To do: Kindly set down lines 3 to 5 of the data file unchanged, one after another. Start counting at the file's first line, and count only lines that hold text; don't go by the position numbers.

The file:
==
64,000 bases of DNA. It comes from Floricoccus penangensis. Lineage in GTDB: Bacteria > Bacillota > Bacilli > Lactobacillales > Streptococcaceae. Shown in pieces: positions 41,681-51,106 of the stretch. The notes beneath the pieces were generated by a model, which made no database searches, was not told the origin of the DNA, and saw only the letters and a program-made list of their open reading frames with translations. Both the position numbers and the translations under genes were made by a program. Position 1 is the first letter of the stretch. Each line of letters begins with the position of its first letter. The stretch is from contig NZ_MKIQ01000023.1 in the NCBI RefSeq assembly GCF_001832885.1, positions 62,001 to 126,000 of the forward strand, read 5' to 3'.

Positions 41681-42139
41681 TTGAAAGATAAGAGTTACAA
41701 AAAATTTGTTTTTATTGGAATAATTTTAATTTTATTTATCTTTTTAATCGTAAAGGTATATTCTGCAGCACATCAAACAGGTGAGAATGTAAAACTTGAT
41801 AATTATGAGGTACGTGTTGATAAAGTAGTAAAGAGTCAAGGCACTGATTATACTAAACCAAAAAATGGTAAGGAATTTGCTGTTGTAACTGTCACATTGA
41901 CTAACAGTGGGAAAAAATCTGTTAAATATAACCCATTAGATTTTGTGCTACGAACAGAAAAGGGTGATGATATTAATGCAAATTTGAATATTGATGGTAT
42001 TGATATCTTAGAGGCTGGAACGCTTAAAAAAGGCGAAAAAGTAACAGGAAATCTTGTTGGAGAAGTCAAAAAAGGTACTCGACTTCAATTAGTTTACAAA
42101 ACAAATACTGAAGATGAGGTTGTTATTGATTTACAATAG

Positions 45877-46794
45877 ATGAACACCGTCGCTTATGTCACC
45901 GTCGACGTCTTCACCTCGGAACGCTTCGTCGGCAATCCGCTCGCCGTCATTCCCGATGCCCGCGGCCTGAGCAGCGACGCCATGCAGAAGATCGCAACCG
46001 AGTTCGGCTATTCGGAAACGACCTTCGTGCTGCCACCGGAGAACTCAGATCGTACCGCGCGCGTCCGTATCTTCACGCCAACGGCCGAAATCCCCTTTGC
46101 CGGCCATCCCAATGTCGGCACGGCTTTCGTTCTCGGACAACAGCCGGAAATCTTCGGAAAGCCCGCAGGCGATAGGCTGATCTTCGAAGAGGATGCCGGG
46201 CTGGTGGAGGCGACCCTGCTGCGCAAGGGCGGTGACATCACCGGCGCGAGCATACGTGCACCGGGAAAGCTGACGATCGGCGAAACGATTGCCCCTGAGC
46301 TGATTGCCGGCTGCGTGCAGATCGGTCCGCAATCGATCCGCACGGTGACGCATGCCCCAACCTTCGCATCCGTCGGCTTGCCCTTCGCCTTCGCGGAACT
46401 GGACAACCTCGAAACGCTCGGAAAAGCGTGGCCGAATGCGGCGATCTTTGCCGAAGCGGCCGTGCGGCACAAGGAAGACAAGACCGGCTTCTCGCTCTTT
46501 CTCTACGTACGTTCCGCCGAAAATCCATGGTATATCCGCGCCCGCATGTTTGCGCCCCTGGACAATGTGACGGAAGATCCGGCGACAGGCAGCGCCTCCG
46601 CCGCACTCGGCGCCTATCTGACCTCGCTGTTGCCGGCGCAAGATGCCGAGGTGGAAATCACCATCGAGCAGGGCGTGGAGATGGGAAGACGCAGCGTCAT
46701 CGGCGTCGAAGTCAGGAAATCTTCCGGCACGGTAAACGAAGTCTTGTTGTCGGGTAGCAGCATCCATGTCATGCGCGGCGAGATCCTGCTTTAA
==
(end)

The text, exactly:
41681 TTGAAAGATAAGAGTTACAA
41701 AAAATTTGTTTTTATTGGAATAATTTTAATTTTATTTATCTTTTTAATCGTAAAGGTATATTCTGCAGCACATCAAACAGGTGAGAATGTAAAACTTGAT
41801 AATTATGAGGTACGTGTTGATAAAGTAGTAAAGAGTCAAGGCACTGATTATACTAAACCAAAAAATGGTAAGGAATTTGCTGTTGTAACTGTCACATTGA